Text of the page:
is a name given to each of three almost identical oil-on-canvas paintings by Italian artist Giovanni Paolo Panini
, originally produced as pendant paintings
to Ancient Rome
for his patron, the comte de Stainville
, who was the French ambassador to Rome from 1753 to 1757. The first two versions of the painting were created for Stainville in 1757, while the third was painted a couple of years later for Claude-François de Montboissier de Canillac de Beaufort.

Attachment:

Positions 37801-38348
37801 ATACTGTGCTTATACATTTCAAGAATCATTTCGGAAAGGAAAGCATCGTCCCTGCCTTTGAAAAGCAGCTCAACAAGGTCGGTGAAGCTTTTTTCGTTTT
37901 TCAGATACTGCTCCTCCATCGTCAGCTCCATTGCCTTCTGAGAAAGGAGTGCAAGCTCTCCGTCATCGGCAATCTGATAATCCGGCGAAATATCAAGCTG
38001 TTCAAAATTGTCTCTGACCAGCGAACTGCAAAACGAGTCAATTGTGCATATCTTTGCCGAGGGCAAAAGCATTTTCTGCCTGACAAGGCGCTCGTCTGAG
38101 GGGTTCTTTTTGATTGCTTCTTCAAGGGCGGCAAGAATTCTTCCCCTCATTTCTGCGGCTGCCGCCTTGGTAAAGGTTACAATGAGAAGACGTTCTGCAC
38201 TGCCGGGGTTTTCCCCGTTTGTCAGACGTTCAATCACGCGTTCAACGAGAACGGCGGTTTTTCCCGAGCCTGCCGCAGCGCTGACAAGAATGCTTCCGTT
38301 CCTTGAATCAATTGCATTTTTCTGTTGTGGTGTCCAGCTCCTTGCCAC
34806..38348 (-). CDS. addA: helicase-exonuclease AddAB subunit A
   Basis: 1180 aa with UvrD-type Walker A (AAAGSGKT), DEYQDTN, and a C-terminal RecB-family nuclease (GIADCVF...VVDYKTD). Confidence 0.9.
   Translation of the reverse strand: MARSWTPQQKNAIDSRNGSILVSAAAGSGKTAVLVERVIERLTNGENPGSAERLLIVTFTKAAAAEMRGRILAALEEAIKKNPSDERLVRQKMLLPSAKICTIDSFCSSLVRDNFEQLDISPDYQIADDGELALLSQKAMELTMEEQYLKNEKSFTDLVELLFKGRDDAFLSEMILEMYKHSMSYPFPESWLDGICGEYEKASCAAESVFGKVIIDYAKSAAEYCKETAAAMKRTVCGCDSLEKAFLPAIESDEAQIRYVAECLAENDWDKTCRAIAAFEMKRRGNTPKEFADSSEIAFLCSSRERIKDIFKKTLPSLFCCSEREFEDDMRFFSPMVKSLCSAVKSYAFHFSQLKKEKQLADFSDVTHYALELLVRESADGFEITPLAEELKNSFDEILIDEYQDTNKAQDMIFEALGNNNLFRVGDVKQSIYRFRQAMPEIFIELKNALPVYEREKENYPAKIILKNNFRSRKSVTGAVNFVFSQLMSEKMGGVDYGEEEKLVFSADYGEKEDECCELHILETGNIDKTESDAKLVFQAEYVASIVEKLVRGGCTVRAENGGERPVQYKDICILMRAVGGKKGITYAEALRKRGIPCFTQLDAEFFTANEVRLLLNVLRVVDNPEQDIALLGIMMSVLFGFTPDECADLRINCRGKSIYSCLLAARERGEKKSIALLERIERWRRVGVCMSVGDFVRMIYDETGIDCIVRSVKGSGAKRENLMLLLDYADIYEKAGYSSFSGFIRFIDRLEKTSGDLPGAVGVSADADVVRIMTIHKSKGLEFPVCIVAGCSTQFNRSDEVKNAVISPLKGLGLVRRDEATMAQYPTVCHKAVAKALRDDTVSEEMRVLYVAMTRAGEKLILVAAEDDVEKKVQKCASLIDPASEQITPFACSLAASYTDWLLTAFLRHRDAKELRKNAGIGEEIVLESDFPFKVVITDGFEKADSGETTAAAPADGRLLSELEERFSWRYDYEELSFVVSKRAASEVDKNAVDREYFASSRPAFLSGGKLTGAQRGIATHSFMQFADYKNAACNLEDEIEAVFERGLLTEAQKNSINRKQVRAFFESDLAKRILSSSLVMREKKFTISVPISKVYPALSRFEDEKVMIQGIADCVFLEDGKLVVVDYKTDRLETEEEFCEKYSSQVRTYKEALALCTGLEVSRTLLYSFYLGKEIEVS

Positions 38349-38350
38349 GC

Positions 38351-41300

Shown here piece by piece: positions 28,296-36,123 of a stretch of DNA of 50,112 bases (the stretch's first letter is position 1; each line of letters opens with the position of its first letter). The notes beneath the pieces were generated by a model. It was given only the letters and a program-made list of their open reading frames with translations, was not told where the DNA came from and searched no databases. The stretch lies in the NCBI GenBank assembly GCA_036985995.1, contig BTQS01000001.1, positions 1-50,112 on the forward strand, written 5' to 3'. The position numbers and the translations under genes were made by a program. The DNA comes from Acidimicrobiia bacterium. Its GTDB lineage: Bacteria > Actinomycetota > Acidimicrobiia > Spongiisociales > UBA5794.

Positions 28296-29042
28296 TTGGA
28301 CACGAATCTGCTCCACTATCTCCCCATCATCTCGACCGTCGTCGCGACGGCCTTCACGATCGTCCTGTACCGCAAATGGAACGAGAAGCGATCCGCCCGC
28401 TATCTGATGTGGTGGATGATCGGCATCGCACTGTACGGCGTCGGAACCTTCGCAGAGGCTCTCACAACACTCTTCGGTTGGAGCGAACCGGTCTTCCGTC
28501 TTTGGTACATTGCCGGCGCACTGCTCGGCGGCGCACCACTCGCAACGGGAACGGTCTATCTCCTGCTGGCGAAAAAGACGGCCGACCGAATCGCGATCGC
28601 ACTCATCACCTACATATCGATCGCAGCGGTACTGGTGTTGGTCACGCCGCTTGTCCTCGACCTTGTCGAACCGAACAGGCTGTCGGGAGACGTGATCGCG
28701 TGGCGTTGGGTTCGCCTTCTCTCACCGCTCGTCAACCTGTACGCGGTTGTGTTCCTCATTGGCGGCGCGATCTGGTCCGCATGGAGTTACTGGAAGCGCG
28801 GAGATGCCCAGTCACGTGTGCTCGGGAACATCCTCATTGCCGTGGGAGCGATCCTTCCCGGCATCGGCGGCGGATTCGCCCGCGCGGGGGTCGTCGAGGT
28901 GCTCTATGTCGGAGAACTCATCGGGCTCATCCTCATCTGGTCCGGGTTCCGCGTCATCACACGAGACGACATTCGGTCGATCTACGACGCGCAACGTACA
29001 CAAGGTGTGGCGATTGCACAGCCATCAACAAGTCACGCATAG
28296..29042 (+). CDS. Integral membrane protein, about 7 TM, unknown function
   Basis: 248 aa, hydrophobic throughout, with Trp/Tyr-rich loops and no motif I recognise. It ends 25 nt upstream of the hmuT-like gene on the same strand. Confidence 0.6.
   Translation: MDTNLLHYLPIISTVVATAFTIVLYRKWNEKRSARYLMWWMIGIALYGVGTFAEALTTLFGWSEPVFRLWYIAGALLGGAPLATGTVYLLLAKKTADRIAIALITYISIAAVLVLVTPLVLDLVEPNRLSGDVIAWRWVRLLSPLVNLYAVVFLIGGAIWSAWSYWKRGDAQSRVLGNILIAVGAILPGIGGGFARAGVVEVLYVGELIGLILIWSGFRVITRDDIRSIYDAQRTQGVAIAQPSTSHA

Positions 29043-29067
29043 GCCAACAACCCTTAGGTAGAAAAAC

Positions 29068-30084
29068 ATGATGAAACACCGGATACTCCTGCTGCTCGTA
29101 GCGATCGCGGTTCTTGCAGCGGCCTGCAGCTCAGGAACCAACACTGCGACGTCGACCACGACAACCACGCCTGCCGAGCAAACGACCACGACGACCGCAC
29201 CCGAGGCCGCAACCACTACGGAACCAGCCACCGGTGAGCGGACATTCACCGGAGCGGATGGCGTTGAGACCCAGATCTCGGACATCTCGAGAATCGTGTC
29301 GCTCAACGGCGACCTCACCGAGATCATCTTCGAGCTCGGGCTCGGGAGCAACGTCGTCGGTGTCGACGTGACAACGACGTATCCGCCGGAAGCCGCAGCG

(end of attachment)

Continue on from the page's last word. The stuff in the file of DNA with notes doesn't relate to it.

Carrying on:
This picture is the second version of Modern Rome, part of the collection of New York's Metropolitan Museum of Art. The work shows a picture gallery with a large number of paintings and sculptures depicting contemporary buildings and monuments in Rome, including St. Peter's Square, the Trevi Fountain, Santa Maria Maggiore, Piazza Navona, Michelangelo's Moses and a Medici lion. Stainville is depicted in an armchair in the left of the gallery. The first version of the painting is in the Museum of Fine Arts, Boston, while the third is in the Louvre in Paris.Painting credit: Giovanni Paolo Panini